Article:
The observation that higher leptin levels are associated with lower RBANS scores of language performance also support the involvement of leptin in the pathophysiology of psychosis. Notably, the RBANS language score is composed of two cognitive tasks—picture naming and semantic fluency. Patients with schizophrenia show robust deficits of verbal fluency, with semantic fluency being more impaired than phonemic fluency (31). These impairments can be attributed to attenuated frontal activation (32). There is evidence that neonatal leptin deficiency reduces the frontal cortex volumes (33). Desensitization of leptin receptors in the prefronal cortex has been associated with upregulation of dopaminergic genes in this brain region (34). Another potential explanation is related to the effects of leptin on immune-inflammatory processes. Elevated levels of leptin in obesity might contribute to the release of pro-inflammatory cytokines (35). In turn, elevated levels of proinflammatory cytokines have been associated with cognitive impairment in patients with schizophrenia (36). Surprisingly, our study demonstrated a negative correlation between leptin levels and performance of the language domain. However, a cross-sectional study design does not allow to conclude regarding direction of causality. One of potential scenarios is that higher secretion of leptin is a response to neurostructural alterations of the frontal cortex and related cognitive impairment in FEP. A lack of significant correlations between the RBANS scores and leptin levels in FHR-P individuals as well as HCs further support this interpretation.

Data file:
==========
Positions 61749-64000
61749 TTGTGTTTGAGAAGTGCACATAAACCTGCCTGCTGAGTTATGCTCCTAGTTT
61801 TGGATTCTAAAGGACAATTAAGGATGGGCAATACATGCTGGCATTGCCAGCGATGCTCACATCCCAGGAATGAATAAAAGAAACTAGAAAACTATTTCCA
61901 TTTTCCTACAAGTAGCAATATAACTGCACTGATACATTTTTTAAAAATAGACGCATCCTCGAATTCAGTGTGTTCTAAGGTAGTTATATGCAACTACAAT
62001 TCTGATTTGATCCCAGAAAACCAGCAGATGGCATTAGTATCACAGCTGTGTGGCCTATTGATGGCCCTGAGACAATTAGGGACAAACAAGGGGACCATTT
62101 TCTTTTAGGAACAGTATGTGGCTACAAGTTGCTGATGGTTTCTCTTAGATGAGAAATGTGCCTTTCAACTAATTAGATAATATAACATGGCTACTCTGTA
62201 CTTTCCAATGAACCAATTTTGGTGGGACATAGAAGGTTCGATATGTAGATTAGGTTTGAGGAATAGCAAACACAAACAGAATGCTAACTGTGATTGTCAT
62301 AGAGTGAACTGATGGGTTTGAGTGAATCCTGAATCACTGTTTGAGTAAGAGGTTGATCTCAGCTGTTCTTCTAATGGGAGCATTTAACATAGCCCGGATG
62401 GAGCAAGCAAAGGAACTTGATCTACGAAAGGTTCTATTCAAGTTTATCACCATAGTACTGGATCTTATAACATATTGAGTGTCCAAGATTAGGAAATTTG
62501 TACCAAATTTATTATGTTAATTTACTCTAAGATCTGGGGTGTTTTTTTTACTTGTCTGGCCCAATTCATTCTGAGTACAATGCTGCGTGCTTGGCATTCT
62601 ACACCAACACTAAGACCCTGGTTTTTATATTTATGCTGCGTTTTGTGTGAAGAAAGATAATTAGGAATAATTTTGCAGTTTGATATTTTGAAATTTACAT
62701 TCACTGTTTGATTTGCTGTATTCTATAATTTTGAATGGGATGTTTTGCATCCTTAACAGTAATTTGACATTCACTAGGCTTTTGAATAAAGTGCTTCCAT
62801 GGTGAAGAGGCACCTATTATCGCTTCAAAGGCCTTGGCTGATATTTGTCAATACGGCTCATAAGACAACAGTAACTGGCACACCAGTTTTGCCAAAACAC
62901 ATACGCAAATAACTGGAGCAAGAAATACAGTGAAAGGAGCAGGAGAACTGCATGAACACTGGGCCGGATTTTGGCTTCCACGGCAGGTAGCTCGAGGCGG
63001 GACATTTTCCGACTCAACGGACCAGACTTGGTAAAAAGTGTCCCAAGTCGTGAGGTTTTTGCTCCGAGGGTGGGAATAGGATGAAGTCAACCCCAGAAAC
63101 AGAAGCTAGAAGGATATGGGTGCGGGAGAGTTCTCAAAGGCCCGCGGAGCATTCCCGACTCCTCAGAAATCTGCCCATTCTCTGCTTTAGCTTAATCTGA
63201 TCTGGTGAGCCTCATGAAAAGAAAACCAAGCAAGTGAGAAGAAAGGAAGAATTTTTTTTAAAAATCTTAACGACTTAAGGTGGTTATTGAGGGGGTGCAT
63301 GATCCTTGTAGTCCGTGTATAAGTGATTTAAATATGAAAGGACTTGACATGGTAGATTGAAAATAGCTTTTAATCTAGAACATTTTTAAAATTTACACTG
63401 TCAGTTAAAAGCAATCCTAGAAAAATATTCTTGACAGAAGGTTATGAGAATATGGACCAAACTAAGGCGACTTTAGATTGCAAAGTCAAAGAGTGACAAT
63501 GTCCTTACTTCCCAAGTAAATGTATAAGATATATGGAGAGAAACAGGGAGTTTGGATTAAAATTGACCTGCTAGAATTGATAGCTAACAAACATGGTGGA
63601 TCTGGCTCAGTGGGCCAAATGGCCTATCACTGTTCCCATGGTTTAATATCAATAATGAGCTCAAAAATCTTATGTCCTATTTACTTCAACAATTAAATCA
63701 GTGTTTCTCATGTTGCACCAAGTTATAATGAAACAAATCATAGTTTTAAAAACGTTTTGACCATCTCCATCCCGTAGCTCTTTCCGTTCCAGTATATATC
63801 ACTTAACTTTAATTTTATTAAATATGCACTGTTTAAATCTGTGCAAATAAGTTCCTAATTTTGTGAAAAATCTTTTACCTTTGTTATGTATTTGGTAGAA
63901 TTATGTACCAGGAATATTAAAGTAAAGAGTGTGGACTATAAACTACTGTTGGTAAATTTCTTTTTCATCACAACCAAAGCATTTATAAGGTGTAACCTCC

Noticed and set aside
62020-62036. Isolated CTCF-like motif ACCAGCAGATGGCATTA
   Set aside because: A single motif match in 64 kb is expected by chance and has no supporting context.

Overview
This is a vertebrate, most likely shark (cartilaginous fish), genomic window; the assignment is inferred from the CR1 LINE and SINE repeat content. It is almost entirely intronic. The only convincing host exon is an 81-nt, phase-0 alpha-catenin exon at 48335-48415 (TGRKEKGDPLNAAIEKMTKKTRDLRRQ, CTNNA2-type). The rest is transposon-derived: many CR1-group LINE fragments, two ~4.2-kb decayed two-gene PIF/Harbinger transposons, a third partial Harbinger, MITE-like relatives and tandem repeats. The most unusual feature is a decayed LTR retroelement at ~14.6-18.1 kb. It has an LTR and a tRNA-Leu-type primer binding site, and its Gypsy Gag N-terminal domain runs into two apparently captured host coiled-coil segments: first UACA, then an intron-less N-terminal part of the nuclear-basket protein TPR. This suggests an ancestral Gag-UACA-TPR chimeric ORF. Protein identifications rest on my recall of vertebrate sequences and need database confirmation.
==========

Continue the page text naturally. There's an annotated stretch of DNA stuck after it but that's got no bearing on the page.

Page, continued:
Furthermore, we demonstrated significantly lower levels of HDL as well as significantly higher levels of triglycerides in FEP patients than in HCs. These findings are also in line with those provided by recent meta-analyses of lipid profile alterations in FEP patients (37, 38). Notably, we did not confirm the hypothesis that familial liability to psychosis is related to metabolic alterations and impaired appetite regulation. However, it should be noted that our operationalization of familial liability might be insufficient to detect a significant association as we did not assess prodromal symptoms. Moreover, due to low sample size, we were not able to test our hypotheses in a subgroup of individuals meeting the criteria of at-risk mental state (genetic risk and deterioration syndrome) (39). Indeed, there is evidence that individuals at clinical high risk of psychosis show a high percentage of metabolic syndrome components prior to exposure to antipsychotic treatment (40). Moreover, it has been shown that measuring the levels of fatty acids in subjects at ultra-high risk of psychosis may improve prediction of transition to overt psychotic episode (41). Another study demonstrated that FEP patients have significantly higher levels of prolactin, fasting glucose, glycosylated hemoglobin and insulin resistance compared to individuals at clinical high risk of psychosis (42). It cannot also be excluded that results of our study simply reflect the effects of environmental factors or unhealthy lifestyle characteristics that are highly prevalent in early psychosis and include nutritional deficiencies as well as low exercise activity (43–45).